As for Munger, he said, "If we grow very low-cost float at the same rate that it's grown in the past for another 30 years, you can be confident of one thing: if you look to the heavens there will be a star in the east."

Thankfully, Berkshire's low-cost insurance float has continued to grow at an impressive clip. At the end of 1999, float at Berkshire totaled $25.3 billion. At year-end 2019, Berkshire's float totaled $129.4 billion – a compounded annual growth rate of 8.5% over the past 20 years. As shown below, that growth has been relatively consistent over that period.

"A snowball of sticky snow"

As often happens at the shareholder meetings, Buffett and Munger were asked about the keys to investment success. Here's what Buffett said:

"Start young. Charlie's always said that the big thing about it is we started building this little snowball on top of a very long hill. So, we started at a very early age in rolling the snowball down. And, of course, the nature of compound interest is it behaves like a snowball of sticky snow. And the trick is to have a very long hill, which means either starting very young or living to be very old. I would do it exactly the same way if I were doing it in the investment world. I mean, if I were getting out of school today and I had $10,000 to invest, I'd start with the A's. I would start going right through companies. And I probably would focus on smaller companies, because I would be working with smaller sums and there's more chance that something is overlooked in that arena. And it won't be like doing that in 1951 when you could leaf through and find all kinds of things that just leapt off the page. But that's the only way to do it. You have to buy businesses - or little pieces of businesses called stocks - and you have to buy them at attractive prices, and you have to buy into good businesses. And that advice will be the same 100 years from now, in terms of investing. That's what it's all about. And you can't expect anybody else to do it for you. I mean, people will not tell you about wonderful little investments. It's not the way the investment business is set up. When I first visited GEICO in January 1951, I went back to Columbia. And the rest of that year, I subsequently went down to Blythe and Company and, actually, to one other firm that was a leading analyst in insurance [Geyer & Co.]. And I thought I'd discovered this wonderful thing and I'd see what these great investment houses that specialized in insurance stocks said. And they said I didn't know what I was talking about. It wasn't of interest to them. You've got to follow your own… you've got to learn what you know and what you don't know. Within the arena of what you know, you have to pursue it very vigorously and act on it when you find it. And you can't look around for people to agree with you. You can't look around for people to even know what you're talking about. You have to think for yourself. And if you do, you'll find things."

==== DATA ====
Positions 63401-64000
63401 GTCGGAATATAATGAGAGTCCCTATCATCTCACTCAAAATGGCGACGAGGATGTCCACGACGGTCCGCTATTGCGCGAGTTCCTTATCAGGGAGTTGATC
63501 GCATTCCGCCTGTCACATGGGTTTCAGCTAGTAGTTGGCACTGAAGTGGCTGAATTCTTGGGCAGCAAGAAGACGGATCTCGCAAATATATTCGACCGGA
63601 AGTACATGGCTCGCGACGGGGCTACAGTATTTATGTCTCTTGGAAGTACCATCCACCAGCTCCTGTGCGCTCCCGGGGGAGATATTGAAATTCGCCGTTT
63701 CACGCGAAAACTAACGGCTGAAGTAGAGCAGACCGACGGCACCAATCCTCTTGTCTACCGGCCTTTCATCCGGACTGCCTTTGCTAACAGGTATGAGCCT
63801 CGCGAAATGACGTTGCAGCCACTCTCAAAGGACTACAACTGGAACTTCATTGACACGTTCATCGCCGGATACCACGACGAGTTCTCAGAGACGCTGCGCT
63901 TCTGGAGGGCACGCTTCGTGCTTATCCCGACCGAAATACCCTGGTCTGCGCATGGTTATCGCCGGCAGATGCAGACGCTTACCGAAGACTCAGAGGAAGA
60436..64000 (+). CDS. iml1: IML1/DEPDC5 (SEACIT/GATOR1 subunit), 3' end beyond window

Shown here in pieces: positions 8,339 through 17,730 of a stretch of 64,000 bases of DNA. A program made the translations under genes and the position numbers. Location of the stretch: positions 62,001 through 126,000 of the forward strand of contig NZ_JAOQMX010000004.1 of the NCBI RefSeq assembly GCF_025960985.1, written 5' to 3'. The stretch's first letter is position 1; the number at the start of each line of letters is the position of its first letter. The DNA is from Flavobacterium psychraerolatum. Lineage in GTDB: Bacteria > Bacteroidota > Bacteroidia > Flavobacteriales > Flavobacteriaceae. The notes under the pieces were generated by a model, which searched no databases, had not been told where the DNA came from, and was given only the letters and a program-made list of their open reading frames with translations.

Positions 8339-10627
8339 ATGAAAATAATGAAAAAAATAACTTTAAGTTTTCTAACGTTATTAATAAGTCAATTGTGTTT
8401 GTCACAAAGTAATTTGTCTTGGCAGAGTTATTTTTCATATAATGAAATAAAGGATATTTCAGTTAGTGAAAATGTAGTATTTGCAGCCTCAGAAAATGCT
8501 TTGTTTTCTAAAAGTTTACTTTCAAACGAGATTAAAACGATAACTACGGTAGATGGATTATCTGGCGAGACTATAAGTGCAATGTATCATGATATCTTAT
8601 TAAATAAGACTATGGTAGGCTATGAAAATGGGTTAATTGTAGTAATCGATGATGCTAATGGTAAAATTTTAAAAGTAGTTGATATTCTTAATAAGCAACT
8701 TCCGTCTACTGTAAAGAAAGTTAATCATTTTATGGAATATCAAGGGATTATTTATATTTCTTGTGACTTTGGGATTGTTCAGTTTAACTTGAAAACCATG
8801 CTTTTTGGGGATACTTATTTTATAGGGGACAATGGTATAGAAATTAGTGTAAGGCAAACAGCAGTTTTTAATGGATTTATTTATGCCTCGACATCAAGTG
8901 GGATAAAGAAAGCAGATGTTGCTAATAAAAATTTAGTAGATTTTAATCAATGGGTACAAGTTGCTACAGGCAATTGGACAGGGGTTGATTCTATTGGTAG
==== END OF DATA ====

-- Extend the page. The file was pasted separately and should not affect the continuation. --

Munger said:

"The hard part of the process for most people is the first $100,000. If you have a standing start at $0, getting $100,000 is a long struggle for most people. And I would argue that people who get there relatively quickly are helped if they're passionate about being rational, very eager, opportunistic, and steadily underspend their income grossly. Those factors are very helpful."

As someone who has worked hard for a long time to squirrel away savings while also trying to find attractive investments that would help speed up the process, I can vouch for Munger's words: accumulating that first $50,000 or $100,000 can be a long slog. That said, as Buffett noted, if you have many decades ahead of you, and you're capable of consistently saving and intelligently investing that capital, it starts to build like a ball of sticky snow rolling down a hill. With enough patience, you might just find yourself starting at a decent sized snowball.

Disclosure: Long Berkshire Hathaway Class B stock.

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About the author:

The Science of Hitting
I desire to own high-quality businesses for the long-term. In the words of Charlie Munger, my preferred approach is "patience followed by pretty aggressive conduct." I run a concentrated portfolio, with the top five positions accounting for the majority of its value. In the eyes of a businessman, I believe this is sufficient diversification.

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TimothyReilly - 1 month ago    Report SPAM

Thank you so much for the information.